Greg Donaldson, director of faith formation at Christ the King Church, said starting Sept. 13, first through eighth graders will use the virtual Our Sunday Visitor program. One topic will be covered over several weeks. For example, the first three weeks it will cover Revelation and families will be invited to stay after the 12:30 p.m. Mass on the fourth week for prayer and reflection. Those sessions will be recorded or livestreamed for families who do not attend in person. 

“Beforehand, the parents are given materials to walk kids through the process. They sit down at the kitchen table and they’re able to talk about it as a family,” Donaldson said. “They only have to worry about one topic being covered every week. It’s a focus on whole-family catechesis.” 

Catechists can go into the program and record videos, create a space for prayer requests and customize it for their students. 

“I think we need this more than ever because of what’s going on. Just because this has happened, life hasn’t stopped,” Donaldson said. “The Church still has the same mission Jesus gave us to go forward and spread the Gospel.”

At St. Anne Church in North Little Rock, pastor Father Alejandro Puello explained the overhaul of religious education amid COVID as, “The world is burning down around you and there’s no real way to save the barn, you kind of have to let the barn burn. Well, that’s great, we can try something new.”

This year, they consulted St. Theresa Church in Little Rock on how to switch to family formation, eliminating the term “religious education”. Sitting spaced apart in the parish hall, 12 families will meet once a month for two-hour sessions for the next nine months. A total of 24 families will participate. Father Puello will teach, keeping the content on a first-grade level.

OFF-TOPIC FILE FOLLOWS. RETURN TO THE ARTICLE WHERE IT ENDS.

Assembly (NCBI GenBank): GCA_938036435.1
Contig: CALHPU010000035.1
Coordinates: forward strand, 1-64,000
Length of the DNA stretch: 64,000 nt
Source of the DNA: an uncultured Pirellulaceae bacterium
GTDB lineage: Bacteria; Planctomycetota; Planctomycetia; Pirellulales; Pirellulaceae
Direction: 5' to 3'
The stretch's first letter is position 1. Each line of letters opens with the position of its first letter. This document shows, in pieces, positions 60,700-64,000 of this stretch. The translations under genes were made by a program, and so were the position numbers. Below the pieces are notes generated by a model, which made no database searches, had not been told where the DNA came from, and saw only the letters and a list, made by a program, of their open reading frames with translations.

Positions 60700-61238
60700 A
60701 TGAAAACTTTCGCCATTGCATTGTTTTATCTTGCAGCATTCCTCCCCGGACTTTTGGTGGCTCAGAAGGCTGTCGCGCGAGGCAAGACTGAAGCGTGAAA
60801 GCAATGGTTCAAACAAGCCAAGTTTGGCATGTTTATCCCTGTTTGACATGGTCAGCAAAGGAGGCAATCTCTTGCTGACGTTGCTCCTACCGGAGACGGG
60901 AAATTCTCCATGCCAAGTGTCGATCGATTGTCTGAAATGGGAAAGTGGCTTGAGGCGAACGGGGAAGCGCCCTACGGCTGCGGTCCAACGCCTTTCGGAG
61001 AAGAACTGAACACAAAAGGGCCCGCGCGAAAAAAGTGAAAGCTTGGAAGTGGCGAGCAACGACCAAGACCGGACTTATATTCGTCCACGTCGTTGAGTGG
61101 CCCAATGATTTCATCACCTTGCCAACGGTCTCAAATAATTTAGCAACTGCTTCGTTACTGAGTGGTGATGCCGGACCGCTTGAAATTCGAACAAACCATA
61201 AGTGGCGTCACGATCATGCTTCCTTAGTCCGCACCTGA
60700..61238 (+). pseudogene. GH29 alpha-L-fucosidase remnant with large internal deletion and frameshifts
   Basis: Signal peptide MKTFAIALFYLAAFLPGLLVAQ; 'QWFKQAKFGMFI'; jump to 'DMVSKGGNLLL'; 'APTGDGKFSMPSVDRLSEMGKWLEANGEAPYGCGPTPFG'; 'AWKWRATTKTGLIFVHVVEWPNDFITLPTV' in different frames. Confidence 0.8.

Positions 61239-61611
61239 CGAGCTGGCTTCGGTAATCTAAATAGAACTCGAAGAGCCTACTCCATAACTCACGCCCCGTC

“It doesn’t work,” he said of traditional religious education. “This is why we see a family show up when their kid is ‘Communion age.’ They’ll show up for however long we need them to be there, the parent drops off the kids, then they get to First Communion and we never see them again. The goal of religious education is to actually nurture the faith of that child. If anything, we've taught them that church is kind of like school; once you graduate from church, you don’t come back.” 

He will teach Catholicism 101 basics, emphasizing that too often, parishes assume the parents have that basic knowledge. 

“A lot of people are culturally Catholic, especially Latinos, which is tremendously deadly for the faith in the long term,” he said, adding that 50 percent of his parish is Latino and PRE is typically 99 percent Latino. “(Sacraments are) rites of passage and lose significance.” 

He’ll also discuss what it means to have a relationship with Jesus, praying Lectio Divina with Scripture and having adults share testimonies about their faith to the children. 

Father Puello said alternative virtual options for families will be available. He emphasized religious education needs to transform to family formation. 

“We are no longer in the business of being simply a sacrament-churning machine without judging how important what we’re doing is,” he said. 

Aprille Hanson Spivey

Aprille Hanson Spivey has contributed to Arkansas Catholic as a freelancer and associate editor since 2010. She leads the Beacon of Hope grief ministry at St. Joseph Church in Conway.